Politicians have spent, spent, and spent on sports facilities nationally for six decades, and there seems to be no end in sight. The 1986 Tax Act did local municipalities no favors when it came to municipal funding of stadiums. The federal tax code limited cities, villages, towns, counties and states to collect just eight percent of the revenues generated in a sports arena or stadium to go to pay down the debt in the venue.
Since 1986, municipalities have been pitted against one another in attempting to get a team, whether it was an expansion franchise or a team looking to relocate for a better locale. The worst deal that was signed was between Louisiana Governor Mike Foster and New Orleans Saints owner Tom Benson. Louisiana gave Benson $186.5 million in checks as a thank you for keeping the team in New Orleans between 2002 and 2010. The city of San Diego was buying unsold San Diego Chargers tickets as part of a lease arrangement in the late 1990s. This summer, the giveaways kept coming despite belt tightening around the country. Jacksonville politicians gave up the city’s right to collect 25 percent of the revenue for naming rights of the city owned football stadium to the National Football League’s Jaguars or about $4 million over the next five years.
Some of those four million dollars could have been used to pay municipal workers to keep social and other needed services going. Instead Jacksonville Jaguars ownership can spend the $800,000 or so annually on players.
The National Hockey League’s Columbus Blue Jackets franchise is crying the financial blues so, in the middle of July, the team president Mike Priest came up with a “most viable solution” asking the city to turnover over revenues from a proposed tax on new downtown casinos to the team. Columbus is getting a casino soon. A portion of the construction costs of the new Pittsburgh arena was paid by a new casino in the city.
Indianapolis elected officials decided earlier this summer to give Herb Simon, the Pacers owner, $10 million a year for the next three years along with $3.5 million for a new ribbon ad board inside the Indianapolis arena in an attempt to keep Simon happy and his team playing at the arena. Simon’s team has been playing at the city’s taxpayer-funded arena since 1999, a building that he uses for free, and the kicker is that Simon keeps all revenues from his team’s home games. The Indianapolis Capital Improvement Board which runs the arena and the one-year-old Colts-NFL stadium has to come up with the money. But there is a problem. The board is broke and had to borrow $27 million from Indiana last year to continue operating. Simon’s team will play in Indianapolis for at least three more years.
San Diego officials are planning to spend $500,000 (in cash strapped California where state workers may have their salaries reduced to minimum wage if Governor Arnold Schwarzenegger and the state houses cannot get a budget done) to study the viability of a new football stadium for the Spanos family’s NFL Chargers. Hamilton County and Cincinnati are having financial problems and don’t have money to pay off the debt load on the NFL’s Cincinnati Bengals stadium.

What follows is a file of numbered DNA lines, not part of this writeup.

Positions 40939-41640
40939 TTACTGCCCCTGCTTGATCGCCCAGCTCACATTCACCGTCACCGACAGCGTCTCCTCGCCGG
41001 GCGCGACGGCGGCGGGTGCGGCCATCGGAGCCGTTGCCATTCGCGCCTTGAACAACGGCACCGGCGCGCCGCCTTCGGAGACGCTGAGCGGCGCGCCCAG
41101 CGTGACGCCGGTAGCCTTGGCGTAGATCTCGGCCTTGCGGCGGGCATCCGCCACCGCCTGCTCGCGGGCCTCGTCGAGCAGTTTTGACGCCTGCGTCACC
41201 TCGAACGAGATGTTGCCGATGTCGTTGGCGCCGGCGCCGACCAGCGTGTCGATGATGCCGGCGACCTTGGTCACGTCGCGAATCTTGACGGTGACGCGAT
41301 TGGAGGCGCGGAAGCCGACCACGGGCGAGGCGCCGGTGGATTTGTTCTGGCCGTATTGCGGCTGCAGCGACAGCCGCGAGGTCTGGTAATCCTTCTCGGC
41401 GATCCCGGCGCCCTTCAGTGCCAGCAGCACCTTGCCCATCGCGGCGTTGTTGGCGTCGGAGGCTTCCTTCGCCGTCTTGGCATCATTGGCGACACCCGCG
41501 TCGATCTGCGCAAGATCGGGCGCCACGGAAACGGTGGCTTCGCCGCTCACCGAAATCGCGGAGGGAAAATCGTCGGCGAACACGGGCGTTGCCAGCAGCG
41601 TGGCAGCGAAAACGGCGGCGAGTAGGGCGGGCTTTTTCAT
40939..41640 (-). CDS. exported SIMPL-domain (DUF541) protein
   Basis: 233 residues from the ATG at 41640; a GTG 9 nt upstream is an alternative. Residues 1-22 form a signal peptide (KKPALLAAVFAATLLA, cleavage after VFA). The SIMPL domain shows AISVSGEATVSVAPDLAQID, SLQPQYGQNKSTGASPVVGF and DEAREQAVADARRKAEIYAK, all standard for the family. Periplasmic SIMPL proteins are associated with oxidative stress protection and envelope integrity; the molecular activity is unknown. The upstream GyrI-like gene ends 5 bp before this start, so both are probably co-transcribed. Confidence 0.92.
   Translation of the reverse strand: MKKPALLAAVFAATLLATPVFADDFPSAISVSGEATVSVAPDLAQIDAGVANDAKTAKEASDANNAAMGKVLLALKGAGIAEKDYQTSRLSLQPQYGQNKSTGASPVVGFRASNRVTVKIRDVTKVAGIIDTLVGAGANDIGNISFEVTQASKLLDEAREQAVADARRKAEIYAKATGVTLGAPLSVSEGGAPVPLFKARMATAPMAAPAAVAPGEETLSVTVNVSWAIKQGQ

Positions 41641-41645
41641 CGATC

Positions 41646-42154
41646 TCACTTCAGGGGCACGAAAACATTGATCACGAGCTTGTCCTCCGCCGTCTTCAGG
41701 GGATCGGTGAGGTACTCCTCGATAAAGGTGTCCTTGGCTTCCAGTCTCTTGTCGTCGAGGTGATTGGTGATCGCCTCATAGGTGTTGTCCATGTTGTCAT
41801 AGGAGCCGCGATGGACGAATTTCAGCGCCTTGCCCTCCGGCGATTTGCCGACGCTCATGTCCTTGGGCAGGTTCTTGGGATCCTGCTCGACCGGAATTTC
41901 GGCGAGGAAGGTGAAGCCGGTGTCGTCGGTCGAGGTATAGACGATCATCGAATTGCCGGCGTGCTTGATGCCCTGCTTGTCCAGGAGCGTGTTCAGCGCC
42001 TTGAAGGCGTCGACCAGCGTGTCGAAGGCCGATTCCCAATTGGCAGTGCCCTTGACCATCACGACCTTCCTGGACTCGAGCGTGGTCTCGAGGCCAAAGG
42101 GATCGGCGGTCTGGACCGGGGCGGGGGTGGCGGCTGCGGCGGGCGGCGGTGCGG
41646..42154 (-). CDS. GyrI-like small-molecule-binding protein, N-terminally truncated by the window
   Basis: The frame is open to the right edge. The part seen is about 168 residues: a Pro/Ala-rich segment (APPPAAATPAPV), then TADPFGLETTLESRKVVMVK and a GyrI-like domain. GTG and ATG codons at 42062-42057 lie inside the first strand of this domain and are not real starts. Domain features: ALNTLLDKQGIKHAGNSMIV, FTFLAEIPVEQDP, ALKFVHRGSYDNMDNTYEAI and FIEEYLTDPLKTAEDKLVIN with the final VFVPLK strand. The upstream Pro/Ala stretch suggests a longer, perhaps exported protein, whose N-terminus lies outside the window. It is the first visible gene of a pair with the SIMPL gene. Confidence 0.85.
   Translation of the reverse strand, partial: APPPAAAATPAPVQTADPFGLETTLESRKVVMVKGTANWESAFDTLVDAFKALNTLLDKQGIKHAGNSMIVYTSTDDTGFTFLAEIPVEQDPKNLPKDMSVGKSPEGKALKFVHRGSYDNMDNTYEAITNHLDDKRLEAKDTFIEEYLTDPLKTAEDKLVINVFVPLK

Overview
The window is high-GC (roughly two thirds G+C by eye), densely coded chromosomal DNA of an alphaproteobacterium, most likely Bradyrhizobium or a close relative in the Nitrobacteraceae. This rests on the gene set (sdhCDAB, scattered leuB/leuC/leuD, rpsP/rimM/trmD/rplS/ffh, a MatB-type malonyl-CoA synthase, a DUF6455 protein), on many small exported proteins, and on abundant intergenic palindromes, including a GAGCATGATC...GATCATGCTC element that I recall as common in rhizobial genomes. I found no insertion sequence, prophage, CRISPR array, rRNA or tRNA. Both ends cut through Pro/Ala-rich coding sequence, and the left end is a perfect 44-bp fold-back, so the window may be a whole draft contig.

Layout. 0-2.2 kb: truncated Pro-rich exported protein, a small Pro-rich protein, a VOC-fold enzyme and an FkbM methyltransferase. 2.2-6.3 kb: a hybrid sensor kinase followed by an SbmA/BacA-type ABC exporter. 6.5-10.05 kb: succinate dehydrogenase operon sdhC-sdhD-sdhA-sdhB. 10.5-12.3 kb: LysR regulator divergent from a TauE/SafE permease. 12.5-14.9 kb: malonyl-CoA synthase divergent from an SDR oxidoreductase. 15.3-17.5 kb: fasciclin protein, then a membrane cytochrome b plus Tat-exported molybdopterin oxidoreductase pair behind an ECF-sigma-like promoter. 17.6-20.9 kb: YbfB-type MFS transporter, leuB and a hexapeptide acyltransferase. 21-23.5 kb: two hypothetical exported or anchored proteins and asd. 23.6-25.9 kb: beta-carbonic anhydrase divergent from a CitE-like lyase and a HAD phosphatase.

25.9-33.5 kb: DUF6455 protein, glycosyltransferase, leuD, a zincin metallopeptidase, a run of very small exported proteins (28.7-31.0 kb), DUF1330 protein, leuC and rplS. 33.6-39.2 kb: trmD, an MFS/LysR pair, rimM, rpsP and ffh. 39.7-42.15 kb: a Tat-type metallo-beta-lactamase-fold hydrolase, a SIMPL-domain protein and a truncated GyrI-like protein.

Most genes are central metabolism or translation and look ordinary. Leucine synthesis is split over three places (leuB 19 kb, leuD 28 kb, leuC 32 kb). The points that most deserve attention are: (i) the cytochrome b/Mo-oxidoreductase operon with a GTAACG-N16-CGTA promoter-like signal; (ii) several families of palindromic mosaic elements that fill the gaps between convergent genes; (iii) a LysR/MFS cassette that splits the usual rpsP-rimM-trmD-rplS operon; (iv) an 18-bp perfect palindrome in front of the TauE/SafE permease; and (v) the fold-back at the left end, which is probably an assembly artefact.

So it goes, and that is all the news in the past 60 days or so. In Major League Baseball, the Tampa Bay Rays and the Oakland A’s continue to look across the bays, Tampa Bay and the San Francisco Bay, for new homes. Rays ownership would like to play in Tampa while A’s owner Lewis Wolff is waiting for Godot or Major League Baseball Commissioner Bud Selig or Dionne Warwick or Burt Bacharach or Hal David to ask him “Do You Know the Way to San Jose?” Wolff would pack up the A’s in a moving van and drive south on the I-880 in a New York minute to play in San Jose. Of course there is a question of stadium funding in Tampa and San Jose that needs to be answered.
The Giants ownership almost accepted a renovated Giants Stadium in the mid-2000s, while the Jets ownership planned to move to Manhattan’s Westside near the Javits Center between 30th and 34th Street surrounded by 11th and 12th Avenues. Both ownership groups watched other municipalities build stadiums or create incentive packages such as the Foster-Benson agreement in New Orleans. New York Assemblyman Sheldon Silver blew up the Manhattan stadium which forced Jets owner Woody Johnson to look elsewhere, and eventually Johnson, along with the Giants Mara/Tisch families, came up with the New Meadowlands Stadium deal which involved land swaps, tax breaks and infrastructure money for a stadium and other retail development.
Back in 1971, New Jersey officials decided to get in the game. What they didn’t realize then is that once you start playing, you better bring your money to the table and be prepared to spend, spend, and spend. Was it worth it? In New York the state comptroller DiNapoli couldn’t answer the question with an affirmative or negative response since he didn’t have the data because no one in the state ever decided to give it a close inspection.
The answer is pretty obvious.
It is no.
Stadium and arena building has not been an economic engine (in Baltimore, the baseball stadium came after the Maryland Science Museum, the Harborplace and the National Aquarium opened. the baseball and football stadiums were an add on and not an anchor for the project). Stadiums have not rebuilt city’s downtowns in Cleveland or Phoenix. Governor Chris Christie ought to appoint someone to do that survey that no one has done in New York as to whether a state or a city really gets a return on a sports venue investment like the New Meadowlands Stadium.
Of course politicians may not want to really know that answer.
Mr. Weiner is an award winning, nationally recognized radio and print journalist who specializes in the business and politics of sports. He has been a contributing columnist for major newspapers and a commentator on the Westwood One Radio Network. Weiner is the winner of the United States Sports Academy’s 2010 Ronald Reagan Media Award.